Oral health though important is one of the most neglected aspects of a child’s overall wellbeing, especially here in the Philippines. The Global Burden of Disease Study 2016 reported that the country has the most number of children under 5 years old who are suffering from dental caries throughout Southeast Asia and the Western Pacific region. Dental caries or tooth decay, which is a result of poor oral hygiene, may sound like a simple problem but it’s actually a serious health concern parents should not overlook.
According to a top hospital in the Philippines, Makati Medical Center (MakatiMed), poor oral hygiene can lead to tooth decay or early tooth loss which affects the ability to chew food and may lead to poor nutrition. This may also impair speech, which contributes to poor school performance. Dental health issues can also affect a child’s self-confidence and self-esteem. Missing teeth, bad breath, or black stained teeth may make it difficult to develop social relationships. More importantly, poor oral hygiene is also linked to serious health problems like pneumonia and heart disease.
“Dental health problems are mostly preventable with proper oral hygiene and regular visits to the dentist. Parents should be the first ones to introduce healthy oral care habits to their children,” says Geraldine J. Campos, DDS, Chairperson of the Department of Dental Medicine.
In time for the National Children’s Dental Health Month this February, Dr. Campos shares some reminders for parents regarding proper oral hygiene for their children.
Choose the right toothbrush and toothpaste for your child. Make sure that your child’s toothbrush has a small head, soft bristles, and a large handle. It should also be replaced with a new one every 3 months or sooner if the bristles are frayed. For infants, a soft washcloth or a soft toothbrush can be used by parents to wipe the baby’s gums – even prior to tooth eruption – to establish a daily oral hygiene routine.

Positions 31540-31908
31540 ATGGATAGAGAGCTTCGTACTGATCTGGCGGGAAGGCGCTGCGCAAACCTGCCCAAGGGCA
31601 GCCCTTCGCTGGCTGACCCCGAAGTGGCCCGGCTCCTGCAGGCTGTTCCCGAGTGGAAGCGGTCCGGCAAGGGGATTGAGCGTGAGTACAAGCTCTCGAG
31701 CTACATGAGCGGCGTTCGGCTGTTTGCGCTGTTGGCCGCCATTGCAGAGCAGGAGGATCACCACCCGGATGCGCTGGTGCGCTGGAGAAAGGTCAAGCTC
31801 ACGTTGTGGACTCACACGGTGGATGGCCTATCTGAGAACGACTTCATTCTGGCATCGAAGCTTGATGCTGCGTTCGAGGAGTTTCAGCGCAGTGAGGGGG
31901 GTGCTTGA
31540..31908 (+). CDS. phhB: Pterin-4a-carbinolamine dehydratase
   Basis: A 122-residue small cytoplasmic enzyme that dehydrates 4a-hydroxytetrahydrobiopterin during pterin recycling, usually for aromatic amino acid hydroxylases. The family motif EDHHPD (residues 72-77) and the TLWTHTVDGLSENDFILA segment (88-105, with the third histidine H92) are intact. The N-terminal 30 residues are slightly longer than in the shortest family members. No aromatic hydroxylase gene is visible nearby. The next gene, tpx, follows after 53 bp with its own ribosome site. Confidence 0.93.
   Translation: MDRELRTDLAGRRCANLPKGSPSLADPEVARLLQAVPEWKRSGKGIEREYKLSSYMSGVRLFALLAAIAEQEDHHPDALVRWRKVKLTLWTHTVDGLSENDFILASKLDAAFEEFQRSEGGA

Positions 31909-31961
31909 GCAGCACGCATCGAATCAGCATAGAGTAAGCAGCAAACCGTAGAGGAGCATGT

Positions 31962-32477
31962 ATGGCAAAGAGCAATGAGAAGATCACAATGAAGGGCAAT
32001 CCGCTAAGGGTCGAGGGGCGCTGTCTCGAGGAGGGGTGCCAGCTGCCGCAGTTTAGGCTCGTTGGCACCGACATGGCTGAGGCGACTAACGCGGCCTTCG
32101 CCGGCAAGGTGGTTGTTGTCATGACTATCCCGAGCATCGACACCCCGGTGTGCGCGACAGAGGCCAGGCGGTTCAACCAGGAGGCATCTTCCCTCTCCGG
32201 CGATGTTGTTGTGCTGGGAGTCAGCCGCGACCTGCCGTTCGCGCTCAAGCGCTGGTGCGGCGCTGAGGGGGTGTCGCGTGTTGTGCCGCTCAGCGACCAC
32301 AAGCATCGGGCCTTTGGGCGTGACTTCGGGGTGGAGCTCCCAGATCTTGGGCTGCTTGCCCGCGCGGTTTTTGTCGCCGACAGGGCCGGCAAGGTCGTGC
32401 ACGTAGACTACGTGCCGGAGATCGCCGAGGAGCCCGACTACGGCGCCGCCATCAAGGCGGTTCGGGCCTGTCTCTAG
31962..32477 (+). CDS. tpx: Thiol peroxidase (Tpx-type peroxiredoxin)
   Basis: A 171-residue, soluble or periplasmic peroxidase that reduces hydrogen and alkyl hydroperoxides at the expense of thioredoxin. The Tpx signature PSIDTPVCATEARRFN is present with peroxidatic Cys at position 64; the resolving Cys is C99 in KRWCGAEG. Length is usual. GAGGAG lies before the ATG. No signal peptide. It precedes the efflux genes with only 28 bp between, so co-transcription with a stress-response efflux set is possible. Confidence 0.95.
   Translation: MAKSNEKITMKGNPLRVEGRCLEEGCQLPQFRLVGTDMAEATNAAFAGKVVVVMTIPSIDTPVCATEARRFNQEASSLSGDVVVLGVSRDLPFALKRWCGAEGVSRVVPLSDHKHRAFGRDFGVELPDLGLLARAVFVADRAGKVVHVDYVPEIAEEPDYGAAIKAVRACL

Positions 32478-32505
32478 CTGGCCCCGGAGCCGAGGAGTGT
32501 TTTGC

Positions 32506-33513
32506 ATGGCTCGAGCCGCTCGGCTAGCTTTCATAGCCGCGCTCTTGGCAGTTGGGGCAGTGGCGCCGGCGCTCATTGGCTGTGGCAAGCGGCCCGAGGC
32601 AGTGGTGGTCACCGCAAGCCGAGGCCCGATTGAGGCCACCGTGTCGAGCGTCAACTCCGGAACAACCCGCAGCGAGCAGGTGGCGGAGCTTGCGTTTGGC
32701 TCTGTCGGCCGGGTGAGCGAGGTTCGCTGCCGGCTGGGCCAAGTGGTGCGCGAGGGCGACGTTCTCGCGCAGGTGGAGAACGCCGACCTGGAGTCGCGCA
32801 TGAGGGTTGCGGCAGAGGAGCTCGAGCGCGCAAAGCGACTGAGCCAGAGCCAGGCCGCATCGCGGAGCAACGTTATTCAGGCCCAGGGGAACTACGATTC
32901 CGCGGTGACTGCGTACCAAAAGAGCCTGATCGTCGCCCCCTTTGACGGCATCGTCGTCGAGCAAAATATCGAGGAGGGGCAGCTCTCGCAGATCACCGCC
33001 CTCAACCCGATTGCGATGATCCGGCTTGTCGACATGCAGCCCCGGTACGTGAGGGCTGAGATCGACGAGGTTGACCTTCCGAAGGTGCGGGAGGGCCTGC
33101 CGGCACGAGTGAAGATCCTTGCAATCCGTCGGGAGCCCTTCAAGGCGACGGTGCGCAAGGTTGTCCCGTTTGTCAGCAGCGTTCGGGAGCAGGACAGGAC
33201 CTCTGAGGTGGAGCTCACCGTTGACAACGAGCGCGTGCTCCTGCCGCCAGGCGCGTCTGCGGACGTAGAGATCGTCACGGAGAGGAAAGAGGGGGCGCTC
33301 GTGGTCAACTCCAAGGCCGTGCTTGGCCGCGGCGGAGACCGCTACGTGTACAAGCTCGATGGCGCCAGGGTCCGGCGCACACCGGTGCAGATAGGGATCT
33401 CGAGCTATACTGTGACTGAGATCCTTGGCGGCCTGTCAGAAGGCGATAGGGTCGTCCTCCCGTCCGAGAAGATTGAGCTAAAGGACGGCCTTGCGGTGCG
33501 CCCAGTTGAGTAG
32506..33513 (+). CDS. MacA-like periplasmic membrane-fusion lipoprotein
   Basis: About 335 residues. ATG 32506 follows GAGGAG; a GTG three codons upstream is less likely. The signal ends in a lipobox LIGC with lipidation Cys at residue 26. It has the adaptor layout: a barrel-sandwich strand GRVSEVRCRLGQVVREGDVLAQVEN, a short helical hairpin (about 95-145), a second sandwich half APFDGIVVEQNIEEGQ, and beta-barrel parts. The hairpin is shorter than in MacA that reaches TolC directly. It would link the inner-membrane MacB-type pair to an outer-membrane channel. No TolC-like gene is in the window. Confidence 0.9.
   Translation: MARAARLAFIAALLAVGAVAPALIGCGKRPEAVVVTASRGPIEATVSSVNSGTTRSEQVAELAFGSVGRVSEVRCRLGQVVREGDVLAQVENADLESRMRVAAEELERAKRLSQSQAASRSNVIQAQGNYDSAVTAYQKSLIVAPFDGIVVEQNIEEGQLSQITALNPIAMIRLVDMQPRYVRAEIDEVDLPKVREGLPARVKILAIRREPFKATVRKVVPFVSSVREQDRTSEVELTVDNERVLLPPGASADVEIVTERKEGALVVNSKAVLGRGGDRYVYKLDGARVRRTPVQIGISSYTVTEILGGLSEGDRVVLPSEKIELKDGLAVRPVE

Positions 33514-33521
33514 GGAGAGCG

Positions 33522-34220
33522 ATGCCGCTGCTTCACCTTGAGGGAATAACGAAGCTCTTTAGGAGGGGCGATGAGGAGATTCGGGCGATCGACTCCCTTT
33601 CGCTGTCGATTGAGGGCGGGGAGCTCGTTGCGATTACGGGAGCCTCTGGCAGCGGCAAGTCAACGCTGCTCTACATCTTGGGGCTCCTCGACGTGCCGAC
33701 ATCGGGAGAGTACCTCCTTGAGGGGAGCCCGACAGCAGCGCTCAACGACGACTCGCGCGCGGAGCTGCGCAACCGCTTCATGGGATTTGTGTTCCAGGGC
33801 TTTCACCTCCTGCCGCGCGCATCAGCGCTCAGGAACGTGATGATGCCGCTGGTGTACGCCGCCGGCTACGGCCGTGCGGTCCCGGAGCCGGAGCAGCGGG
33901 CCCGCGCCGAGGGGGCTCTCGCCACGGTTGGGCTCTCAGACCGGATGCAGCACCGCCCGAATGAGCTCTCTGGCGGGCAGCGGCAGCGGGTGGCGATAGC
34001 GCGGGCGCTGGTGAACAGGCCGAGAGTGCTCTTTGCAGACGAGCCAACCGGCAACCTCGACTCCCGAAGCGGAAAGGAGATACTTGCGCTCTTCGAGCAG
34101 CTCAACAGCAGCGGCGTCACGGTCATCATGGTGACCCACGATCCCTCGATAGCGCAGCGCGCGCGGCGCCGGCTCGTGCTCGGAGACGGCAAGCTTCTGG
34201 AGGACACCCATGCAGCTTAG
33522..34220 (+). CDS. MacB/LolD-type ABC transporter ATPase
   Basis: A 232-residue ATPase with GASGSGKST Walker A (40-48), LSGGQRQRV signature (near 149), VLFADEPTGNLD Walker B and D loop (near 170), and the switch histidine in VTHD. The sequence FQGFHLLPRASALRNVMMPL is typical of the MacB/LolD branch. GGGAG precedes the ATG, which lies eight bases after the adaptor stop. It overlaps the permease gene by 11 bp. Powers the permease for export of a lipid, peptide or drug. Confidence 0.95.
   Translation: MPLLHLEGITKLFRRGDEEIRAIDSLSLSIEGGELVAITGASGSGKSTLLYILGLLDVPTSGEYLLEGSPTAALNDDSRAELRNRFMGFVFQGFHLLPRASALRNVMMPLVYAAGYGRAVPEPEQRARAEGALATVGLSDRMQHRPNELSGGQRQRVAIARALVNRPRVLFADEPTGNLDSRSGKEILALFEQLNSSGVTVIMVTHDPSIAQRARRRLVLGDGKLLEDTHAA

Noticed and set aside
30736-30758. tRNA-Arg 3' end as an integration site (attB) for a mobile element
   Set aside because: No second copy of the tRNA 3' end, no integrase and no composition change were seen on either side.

Dr. Campos adds that children under 2 years old should use a smear layer size of toothpaste containing no less than 1,000 ppm (parts per million) fluoride, while children 2 years old and above should use a pea size toothpaste with 1,350 to 1,500 ppm of fluoride.
“Make sure that the child brushes his or her teeth twice a day,” Dr. Campos says as she emphasizes the importance of adult supervision until the child can brush his or her own teeth.
Practice regular flossing. An essential part to the tooth-cleaning process, flossing removes food particles and plaque in between the teeth that brushing is not able to reach. Flossing should begin when two teeth start to touch which typically happens when the child reaches the age of 2. Children usually need assistance with flossing until they are 8 to 10 years of age.
Take your child to the dentist. Dental check-ups every six months are an important part of good oral hygiene for children. “We highly encourage parents to take their children for a dental check-up after their first birthday or as soon as their first tooth comes out,” Dr. Campos says.
Prevention is always better than cure. Instilling good oral care habits early in your child’s life is the best way to prevent both tooth decay and gum disease.